- The decrease in visitor numbers. Between 2011 and 2013, the national historic site’s visitor numbers decreased by 67% (11,742 to 3,788) due to reduced opening hours, and again in 2015 following a decrease in school groups. However, since 2016, visitor numbers seem to be on the rise again, reaching 4,478 following changes to our opening hours and activities.
- The geographic and thematic positioning of the national historic site. The site is located at the end of Old Montréal, in a secluded area rarely visited by tourists. What’s more, the abundance of museums in Old Montréal creates strong competition; the area includes major institutions (Pointe-à-Callière, Montréal Archeology and History Complex; the Montreal Science Centre) as well as smaller, but thematically similar, museums (Centre d’histoire de Montréal, Château Ramezay, etc.). It is therefore difficult to draw attention to the site and attract visitors in this context.
Located in the heart of Old Montréal, the Sir George-Étienne Cartier National Historic Site transports visitors to the Victorian era and allows them to experience the daily life of a bourgeois family in Montréal.
Visitors learn about the creation of modern Canada and the key political role played by Sir George-Étienne Cartier in the early days of Confederation. The site also gives visitors the opportunity to discover certain chapters of Indigenous history in Canada.
The site testifies to Canada’s diverse cultural identity and represents an ideal space to connect with new Canadians, school groups, language learning groups, and tourists from abroad.
The good condition of the buildings and the richness of the collection objects on display enhance the visitor experience and evoke their appreciation.
Thanks to our regularly updated services tailored to visitor expectations, visitors are more loyal and increasing in number.
The site redoubles its opportunities for outreach thanks to its strong relationships with the education and museum communities and local tourism stakeholders.The site is well-loved by Montréalers, who appropriate the space for activities.
A site that inspires a sense of attachment and creates a personal connection with the people and ideas that shaped modern Canada.
The purpose of this strategy is to create a personal connection between the site’s visitors and the people, ideas, and social issues that helped shape modern Canada, from the Confederation to today. It is based on two pillars:
- Travel back in time: Immerse visitors in the historical context of the Victorian era and the life of Sir George-Étienne Cartier through evocative cultural resources, an authentic visitor experience, and signature activities.
- Encourage reflection, understanding, and attachment: Help visitors understand and reflect on Canada’s political history through interactive activities and exhibitions.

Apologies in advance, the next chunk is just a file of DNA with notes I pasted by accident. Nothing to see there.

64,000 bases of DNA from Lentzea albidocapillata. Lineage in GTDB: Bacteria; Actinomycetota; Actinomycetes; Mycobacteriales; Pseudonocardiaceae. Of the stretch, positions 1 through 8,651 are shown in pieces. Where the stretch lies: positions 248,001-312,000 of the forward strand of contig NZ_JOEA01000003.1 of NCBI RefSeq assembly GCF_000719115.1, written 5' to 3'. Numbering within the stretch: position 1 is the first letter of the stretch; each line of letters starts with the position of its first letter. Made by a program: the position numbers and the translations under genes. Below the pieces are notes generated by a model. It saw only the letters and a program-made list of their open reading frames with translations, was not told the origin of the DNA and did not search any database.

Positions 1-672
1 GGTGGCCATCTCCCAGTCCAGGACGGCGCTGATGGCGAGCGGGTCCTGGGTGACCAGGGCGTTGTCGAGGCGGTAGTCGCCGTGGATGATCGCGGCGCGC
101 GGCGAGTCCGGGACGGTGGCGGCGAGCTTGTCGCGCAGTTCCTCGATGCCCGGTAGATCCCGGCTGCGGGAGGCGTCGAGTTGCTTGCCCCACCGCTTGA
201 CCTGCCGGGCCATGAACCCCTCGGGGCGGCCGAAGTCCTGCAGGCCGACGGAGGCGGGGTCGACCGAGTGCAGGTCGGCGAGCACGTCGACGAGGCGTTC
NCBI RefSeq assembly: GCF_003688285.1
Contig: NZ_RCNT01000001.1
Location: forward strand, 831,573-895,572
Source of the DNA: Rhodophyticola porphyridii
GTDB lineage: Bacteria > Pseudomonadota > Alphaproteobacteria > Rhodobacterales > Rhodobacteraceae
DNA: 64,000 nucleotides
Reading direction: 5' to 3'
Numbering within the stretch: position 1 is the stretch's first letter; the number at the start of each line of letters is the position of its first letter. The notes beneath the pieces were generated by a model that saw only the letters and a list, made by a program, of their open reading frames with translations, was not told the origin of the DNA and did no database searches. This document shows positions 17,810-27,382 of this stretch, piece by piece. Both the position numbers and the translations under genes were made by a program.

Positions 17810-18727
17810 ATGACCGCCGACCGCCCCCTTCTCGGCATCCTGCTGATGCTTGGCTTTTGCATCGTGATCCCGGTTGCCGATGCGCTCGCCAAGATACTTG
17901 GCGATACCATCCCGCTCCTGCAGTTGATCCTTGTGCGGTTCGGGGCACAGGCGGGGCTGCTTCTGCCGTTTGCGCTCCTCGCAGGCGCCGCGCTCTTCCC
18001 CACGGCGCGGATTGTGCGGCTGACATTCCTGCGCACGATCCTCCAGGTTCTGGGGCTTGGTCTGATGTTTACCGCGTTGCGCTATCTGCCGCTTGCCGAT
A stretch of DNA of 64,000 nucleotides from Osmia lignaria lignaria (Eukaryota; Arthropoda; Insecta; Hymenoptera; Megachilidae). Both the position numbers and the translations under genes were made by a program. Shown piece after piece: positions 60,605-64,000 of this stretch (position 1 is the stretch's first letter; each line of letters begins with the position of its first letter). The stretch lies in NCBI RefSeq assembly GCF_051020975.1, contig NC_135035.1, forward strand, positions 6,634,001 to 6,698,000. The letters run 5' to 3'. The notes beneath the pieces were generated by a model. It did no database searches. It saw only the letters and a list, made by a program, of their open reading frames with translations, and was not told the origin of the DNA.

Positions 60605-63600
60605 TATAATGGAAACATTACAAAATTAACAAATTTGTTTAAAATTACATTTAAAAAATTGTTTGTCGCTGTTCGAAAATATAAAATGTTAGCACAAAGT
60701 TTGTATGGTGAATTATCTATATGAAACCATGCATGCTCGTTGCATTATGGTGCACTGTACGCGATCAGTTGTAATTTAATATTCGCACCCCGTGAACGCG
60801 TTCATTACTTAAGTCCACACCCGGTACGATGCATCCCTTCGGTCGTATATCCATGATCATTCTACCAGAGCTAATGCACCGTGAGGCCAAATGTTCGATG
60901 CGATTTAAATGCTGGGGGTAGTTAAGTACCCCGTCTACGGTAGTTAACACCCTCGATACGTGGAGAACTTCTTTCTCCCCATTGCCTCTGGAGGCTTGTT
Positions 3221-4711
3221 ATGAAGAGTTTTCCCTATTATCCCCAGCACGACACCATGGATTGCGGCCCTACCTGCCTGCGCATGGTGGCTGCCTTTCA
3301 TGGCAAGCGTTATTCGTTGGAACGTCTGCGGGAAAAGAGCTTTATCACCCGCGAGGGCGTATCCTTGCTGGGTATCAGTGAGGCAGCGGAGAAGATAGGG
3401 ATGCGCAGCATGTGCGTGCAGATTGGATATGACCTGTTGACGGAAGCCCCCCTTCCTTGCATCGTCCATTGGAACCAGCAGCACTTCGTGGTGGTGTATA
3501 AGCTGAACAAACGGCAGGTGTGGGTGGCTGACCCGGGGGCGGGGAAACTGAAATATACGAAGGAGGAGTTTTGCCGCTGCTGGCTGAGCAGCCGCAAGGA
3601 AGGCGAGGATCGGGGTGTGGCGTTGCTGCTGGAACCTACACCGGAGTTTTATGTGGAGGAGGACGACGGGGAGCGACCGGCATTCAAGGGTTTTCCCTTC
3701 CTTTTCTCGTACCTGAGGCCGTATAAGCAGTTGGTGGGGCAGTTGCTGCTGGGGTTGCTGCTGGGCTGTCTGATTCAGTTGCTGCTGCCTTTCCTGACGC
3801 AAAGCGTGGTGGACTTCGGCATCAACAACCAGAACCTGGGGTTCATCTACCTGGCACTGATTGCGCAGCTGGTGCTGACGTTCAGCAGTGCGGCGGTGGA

Visitors develop a strong sense of attachment to the national historic site and the political history of modern Canada and the Confederation of today.
- Launch five new or updated activities by 2028.
- By 2028, maintain visitors’ sense of attachment to the site so it remains at or exceeds 85%.
The history of Indigenous communities, especially in connection with the Confederation, is presented to the public.
- By 2020, establish a relationship with the Indigenous communities concerned, with the aim of working together to better communicate the significance of the site.
- By 2025, present the site’s Indigenous history, especially in connection with the Confederation, to the public in collaboration with these communities (if they show interest).
The cultural resources are well-maintained and help immerse visitors in the Victorian era and the daily life of Sir George-Étienne Cartier.
- Maintain the “good” condition of the national historic site’s cultural resources.
Many visitors return to the site annually, creating a
- Host an annual
“signature”activity on site.
- Increase the number of people returning to the site by 10% compared to reference year 2016.
A site that is well-positioned in the heart of old Montréal’s tourism offer, online, on social media, and with group clients
The purpose of this strategy is to improve the site’s positioning to attract a greater number of visitors. It is based on three pillars:
- Enhance the attractiveness and relevance of the national historic site for returning visitors: new Canadians, school groups, and language learning groups.
- Improve the positioning of the site by integrating it with other tourist or museum attractions in the Old Port and increase its presence on social media to attract a greater number of individual visitors.
- Increase the importance of the historic site in the community by encouraging opportunities for Montréal residents to use the site in new and alternative ways.